This week, we will be taking a deeper dive into all five of those teams, breaking down why they can win a national title and why they won’t win a national title.

MORE: 2016-17 Season Preview Coverage |Conference Previews | Preview Schedule

Villanova head coach Jay Wright celebrates as he cuts down the net after the NCAA Final Four tournament college basketball championship game against North Carolina, Monday, April 4, 2016, in Houston. Villanova won 77-74. (AP Photo/Charlie Neibergall)
Villanova head coach Jay Wright (AP Photo/Charlie Neibergall)


WHY THEY CAN WIN: Because they bring back the majority of the roster from a team that stormed through the Big East for a third straight season and went on to win the national title.

Josh Hart, an preseason first-team all-american, is back. Kris Jenkins, the guy that his the national title-winning three six months ago, is back. Jalen Brunson, Mikal Bridges and Phil Booth all return, while Eric Paschall is eligible after sitting out last season as a transfer.

When you put all that together, what you have is a veteran team that has done nothing other than experience winning at an unbelievable level – the seniors on this team are 97-13 in three years with a 48-6 record in the Big East while winning three outright regular season titles, a Big East tournament title and a national title.

Put another way, the Wildcats return better than 70 percent of the scoring and rebounding from last year’s national title team, putting them in the best position to repeat as national champions since Joakim Noah, Al Horford and Corey Brewer all decided to return to Florida and make a run at winning back-to-back titles in 2006-07.

And if the Wildcats can make that happen, it will be a direct result of the versatility that Jay Wright will have on display.

With Daniel Ochefu graduating and Omari Spellman being ruled ineligible, Villanova is going to play a lot of small-ball this season. I wouldn’t be surprised – in fact, I hope it’s the case – if we see Villanova use a Golden State-esque ‘Death Lineup’, where Jenkins plays as their “center” with Hart, Bridges and Paschall on the floor with him. That team would be able to play so many different styles defensively while creating mismatches all over the offensive end of the floor.

For that to work, Hart would have to be a more consistent perimeter shooter while Bridges would need to take a major step forward in his offensive development. We would also need to see Darryl Reynolds prove that he can handle playing 25-30 minutes as the lone big man on the floor for an entire season, something he did adequately in a three-game sample last year.

So there are some things that head coach Jay Wright will have to spend the preseason working out.

But there’s no reason to believe he won’t be able to get that done.

And there’s no reason to believe that Villanova won’t be getting right back to their winning ways.

After all, no one on this roster has ever lost more than five games in a season at Villanova. They don’t know what losing is.

MORE: All-Americans | Impact Transfers | Expert Picks | Trending Programs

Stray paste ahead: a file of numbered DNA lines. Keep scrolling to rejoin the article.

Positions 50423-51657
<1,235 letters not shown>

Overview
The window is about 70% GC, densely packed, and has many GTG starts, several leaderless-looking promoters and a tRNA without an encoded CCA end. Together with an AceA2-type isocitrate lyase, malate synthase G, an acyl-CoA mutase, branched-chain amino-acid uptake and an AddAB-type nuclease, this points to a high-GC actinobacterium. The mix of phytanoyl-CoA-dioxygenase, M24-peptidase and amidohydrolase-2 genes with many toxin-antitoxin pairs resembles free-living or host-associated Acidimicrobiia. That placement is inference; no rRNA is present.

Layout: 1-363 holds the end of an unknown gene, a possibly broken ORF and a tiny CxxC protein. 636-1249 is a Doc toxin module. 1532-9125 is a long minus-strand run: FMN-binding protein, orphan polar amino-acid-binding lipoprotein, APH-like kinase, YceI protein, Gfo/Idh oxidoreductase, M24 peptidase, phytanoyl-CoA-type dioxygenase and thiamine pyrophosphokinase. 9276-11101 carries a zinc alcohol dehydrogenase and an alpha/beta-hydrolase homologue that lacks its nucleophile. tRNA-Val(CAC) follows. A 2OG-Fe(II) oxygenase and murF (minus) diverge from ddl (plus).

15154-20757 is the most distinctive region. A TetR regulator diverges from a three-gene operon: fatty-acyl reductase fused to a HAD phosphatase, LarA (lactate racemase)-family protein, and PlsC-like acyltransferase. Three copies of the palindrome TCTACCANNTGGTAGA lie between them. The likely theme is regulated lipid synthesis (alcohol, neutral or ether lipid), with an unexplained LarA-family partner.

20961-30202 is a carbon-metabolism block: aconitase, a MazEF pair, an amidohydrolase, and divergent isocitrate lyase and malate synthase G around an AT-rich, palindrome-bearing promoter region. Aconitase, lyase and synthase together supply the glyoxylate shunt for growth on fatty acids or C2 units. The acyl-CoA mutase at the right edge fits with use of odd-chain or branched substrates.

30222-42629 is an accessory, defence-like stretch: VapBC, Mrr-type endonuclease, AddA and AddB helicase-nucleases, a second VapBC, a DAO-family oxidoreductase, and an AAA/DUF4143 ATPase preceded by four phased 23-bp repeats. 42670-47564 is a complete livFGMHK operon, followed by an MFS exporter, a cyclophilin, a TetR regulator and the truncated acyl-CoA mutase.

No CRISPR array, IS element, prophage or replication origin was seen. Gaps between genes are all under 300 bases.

LOUISVILLE, KY - MARCH 26:  Josh Hart #3 of the Villanova Wildcats dunks the ball in the first half against the Kansas Jayhawks during the 2016 NCAA Men's Basketball Tournament South Regional at KFC YUM! Center on March 26, 2016 in Louisville, Kentucky.  (Photo by Kevin C. Cox/Getty Images)
Josh Hart of the Villanova Wildcats (Kevin C. Cox/Getty Images)

WHY THEY WON’T WIN: The way I see it, there are three reasons to be concerned about this Villanova team.

The first is the point guard spot. Losing Ryan Arcidiacono is a major blow, one that many fans may not truly appreciate. Arch was a starter from Day 1 for the Wildcats, spending the last four seasons as an extension of Jay Wright on the floor. It’s not a coincidence that Arch’s arrival coincided with the resurgence of Villanova as a nationally relevant program that could win conference championships and national titles. Wright and Arch had such a strong relationship that teammates jokingly referred to them as father and son. I don’t think it’s hyperbole to refer to the last four years as the ‘Arch Era’.

That’s how important he was to this program.

Now, Jalen Brunson is good. I’m not saying that he isn’t. He does have some of the same length and athleticism question marks that Arch had, and there are valid concerns about his ability to consistently make plays against elite defenders because of it, but there shouldn’t be any doubting his basketball savvy, his intelligence on the floor or his ability to lead. One NBA scout told me this summer that Brunson is as intelligent of a prospect, in terms of basketball IQ, as he’s ever evaluated. He should be fine, but going from being a secondary point guard as a freshman to the only point guard on the roster of a national title contender as a sophomore is a major leap to make.

I’m also concerned about whether or not Villanova took advantage of the lack of talent in the college game last season. The 2015-16 season was a weird year. Stars weren’t clustered at programs around the country. The nation’s elite freshmen were spread out at programs like LSU, Cal, Mississippi State and Marquette, and that’s before you consider the fact that the class just wasn’t all that good. The question we had about the Wildcats entering the year was whether or not they would be able to beat teams that were chock-full of elite, NBA-caliber talent, and they didn’t necessarily prove that wrong during their run to the title.

The reason Coach K went from avoiding one-and-done prospects to trying to rebuild his roster every year with elite freshmen is that, in basketball, the team with the best players is going to win the majority of the time. Talent matters more in this sport than just about any other, and when you compare Villanova’s roster to, say, Duke or Kentucky or Kansas, it’s pretty obvious which team has more talent.

That said, I’ll admit I’m picking nits when discussing the issue of Villanova’s talent and, to a point, their point guard question marks.

Villanova's Phil Booth interviews teammate Mikal Bridges (25) in the locker room before a practice session for the NCAA Final Four college basketball tournament Thursday, March 31, 2016, in Houston. (AP Photo/Eric Gay)